IP addresses (Internet Protocol addresses) have entered into recent conversations about privacy, as the European Union’s General Data Protection Regulation (GDPR) laws take effect. In the law, the EU includes IP addresses as potentially referencing “Personal Identifiable Information”.

We thought we’d clean up some confusion on a few questions:

  • What is an IP address?
  • What can you learn from someone’s IP address?
  • How are companies using your IP address?

What is an IP Address?

First, what is an “IP address”? It’s a unique number-like identifier that everyone connected to the Internet must have. It works much like a phone number in that you have a two-way connection, with both ends having unique “numbers”.  

On the Internet, IP addresses identify networks of computers (or specific computers in a network) connected to the internet. Businesses and homes both have these public addresses that work, in a sense, like phone numbers. At DBS, ours is 216.253.111.162.

Most businesses would have “static” public ip addresses assigned by their service providers. These do not change (unless you change providers). Most home users would have “sticky” public ip addresses. These could theoretically change at any time, but typically don’t unless you upgrade your home router or change ISP’s.

What can you learn from someone’s IP address?

So what information is being exposed?  By itself, not much. Location is typically available down to the city level. In the case of business IP addresses, you can typically match an IP address with a business name and street address. That is not the case for home IP addresses, nor is it the case for individuals at businesses.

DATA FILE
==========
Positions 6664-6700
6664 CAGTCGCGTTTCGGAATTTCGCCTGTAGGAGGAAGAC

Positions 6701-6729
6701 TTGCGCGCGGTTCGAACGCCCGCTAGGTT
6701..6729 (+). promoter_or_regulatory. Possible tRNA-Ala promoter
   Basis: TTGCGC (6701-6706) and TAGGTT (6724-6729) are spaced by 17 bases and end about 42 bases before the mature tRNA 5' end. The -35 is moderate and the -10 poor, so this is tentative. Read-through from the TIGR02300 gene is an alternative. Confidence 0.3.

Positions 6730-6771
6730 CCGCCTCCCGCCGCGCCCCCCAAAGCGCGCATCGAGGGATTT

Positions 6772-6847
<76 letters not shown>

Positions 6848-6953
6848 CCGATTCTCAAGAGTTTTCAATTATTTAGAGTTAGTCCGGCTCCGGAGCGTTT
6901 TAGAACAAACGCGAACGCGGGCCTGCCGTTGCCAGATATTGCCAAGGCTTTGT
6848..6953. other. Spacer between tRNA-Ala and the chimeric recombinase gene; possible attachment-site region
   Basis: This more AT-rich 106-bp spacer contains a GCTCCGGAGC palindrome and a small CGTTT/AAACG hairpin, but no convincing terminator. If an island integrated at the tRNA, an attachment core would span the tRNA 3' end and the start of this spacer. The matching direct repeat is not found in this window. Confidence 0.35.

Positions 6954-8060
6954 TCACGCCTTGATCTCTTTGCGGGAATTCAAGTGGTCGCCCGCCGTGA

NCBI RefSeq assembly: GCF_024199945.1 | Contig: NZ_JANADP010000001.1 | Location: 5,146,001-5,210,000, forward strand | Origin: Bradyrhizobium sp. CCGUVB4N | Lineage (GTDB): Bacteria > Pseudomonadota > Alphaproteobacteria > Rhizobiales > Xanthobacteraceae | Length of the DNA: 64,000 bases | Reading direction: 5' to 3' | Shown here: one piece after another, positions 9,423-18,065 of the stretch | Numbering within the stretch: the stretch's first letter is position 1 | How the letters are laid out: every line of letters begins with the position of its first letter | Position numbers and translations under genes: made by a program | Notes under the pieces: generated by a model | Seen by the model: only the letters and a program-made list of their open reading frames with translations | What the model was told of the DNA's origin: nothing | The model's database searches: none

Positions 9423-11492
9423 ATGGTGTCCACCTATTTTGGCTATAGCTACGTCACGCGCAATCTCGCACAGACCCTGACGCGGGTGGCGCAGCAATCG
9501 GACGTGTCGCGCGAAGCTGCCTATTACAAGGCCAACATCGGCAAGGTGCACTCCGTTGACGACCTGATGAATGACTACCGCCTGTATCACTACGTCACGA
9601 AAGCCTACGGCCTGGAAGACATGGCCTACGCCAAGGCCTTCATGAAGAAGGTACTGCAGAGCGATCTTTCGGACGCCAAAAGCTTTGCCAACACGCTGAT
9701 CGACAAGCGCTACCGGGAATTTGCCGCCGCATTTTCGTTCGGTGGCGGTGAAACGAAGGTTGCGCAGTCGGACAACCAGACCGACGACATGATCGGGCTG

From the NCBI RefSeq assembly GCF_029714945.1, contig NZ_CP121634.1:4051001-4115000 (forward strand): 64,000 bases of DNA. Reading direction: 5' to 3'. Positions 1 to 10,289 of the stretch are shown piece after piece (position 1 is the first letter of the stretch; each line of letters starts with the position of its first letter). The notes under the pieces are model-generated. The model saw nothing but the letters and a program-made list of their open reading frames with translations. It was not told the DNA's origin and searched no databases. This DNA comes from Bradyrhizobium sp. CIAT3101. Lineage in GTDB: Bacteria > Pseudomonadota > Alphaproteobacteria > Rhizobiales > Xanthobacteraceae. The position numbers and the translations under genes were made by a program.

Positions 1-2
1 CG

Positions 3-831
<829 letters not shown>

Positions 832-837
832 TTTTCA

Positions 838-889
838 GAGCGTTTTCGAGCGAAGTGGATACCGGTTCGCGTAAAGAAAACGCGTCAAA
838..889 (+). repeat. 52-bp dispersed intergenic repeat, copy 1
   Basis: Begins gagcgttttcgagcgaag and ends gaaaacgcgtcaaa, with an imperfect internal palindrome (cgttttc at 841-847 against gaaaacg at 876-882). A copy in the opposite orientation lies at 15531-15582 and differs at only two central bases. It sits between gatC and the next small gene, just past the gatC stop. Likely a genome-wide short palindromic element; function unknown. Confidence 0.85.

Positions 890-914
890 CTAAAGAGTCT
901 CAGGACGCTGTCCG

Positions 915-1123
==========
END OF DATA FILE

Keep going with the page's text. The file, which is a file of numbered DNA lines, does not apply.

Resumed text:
Why do companies capture IP addresses?

Most websites capture IP addresses from visitors, and that’s not necessarily a bad thing. IP addresses are used by back-end web developers to identify malicious site visits, which they can then blacklist, making websites safer.

Fraud protection efforts rely on IP addresses. Day in and day out, a bank may ignore IP addresses, until an unusual IP address appears in the server logs. An IP address from a far-off location might indicate a hacking attempt. Take for example a user routinely visiting an online banking account from Louisville, Kentucky. When an IP address from Russia suddenly appears, that may trigger further investigation to identify potential fraud.

Of course, advertisers are often using anonymous IP address data to serve you ads. IP-targeting, as it is called, is far less frequent than traditional cookie-based targeting for advertisements. But it is growing in popularity.

Banner Ad on Desktop Computer

One common IP-targeting advertising tactic involves targeting a large event. For example, if you attend a music festival and use the free public WiFi, advertisers may show you ads relevant to you (maybe for an artist’s album release or a music streaming service subscription). Then, even after you’ve left the festival, you would still get ads relevant to that event.

In this scenario, your IP address remains completely anonymous. Advertisers can’t download a list of all the people they showed an ad to. They can know how many people saw and clicked on an ad, but not who saw the ad or clicked on the ad.

Conflicts are inevitable.

Under the GDPR, a user has the right to request all information about them tied to IP addresses and other personal identifiable information. A company, however, does not have to divulge proprietary derivative information if it would reveal corporate or trade secrets. The exercise of IP rights is not a shield that can be used to deny a request for the raw personal identifiable information.

As GDPR discussions continue (and as inevitable future litigation arises), we’ll get more details about how IP addresses fit within the context of personally-identifiable information protections. Until then, rest assured knowing that while many companies may be collecting your IP address, it’s almost always anonymized.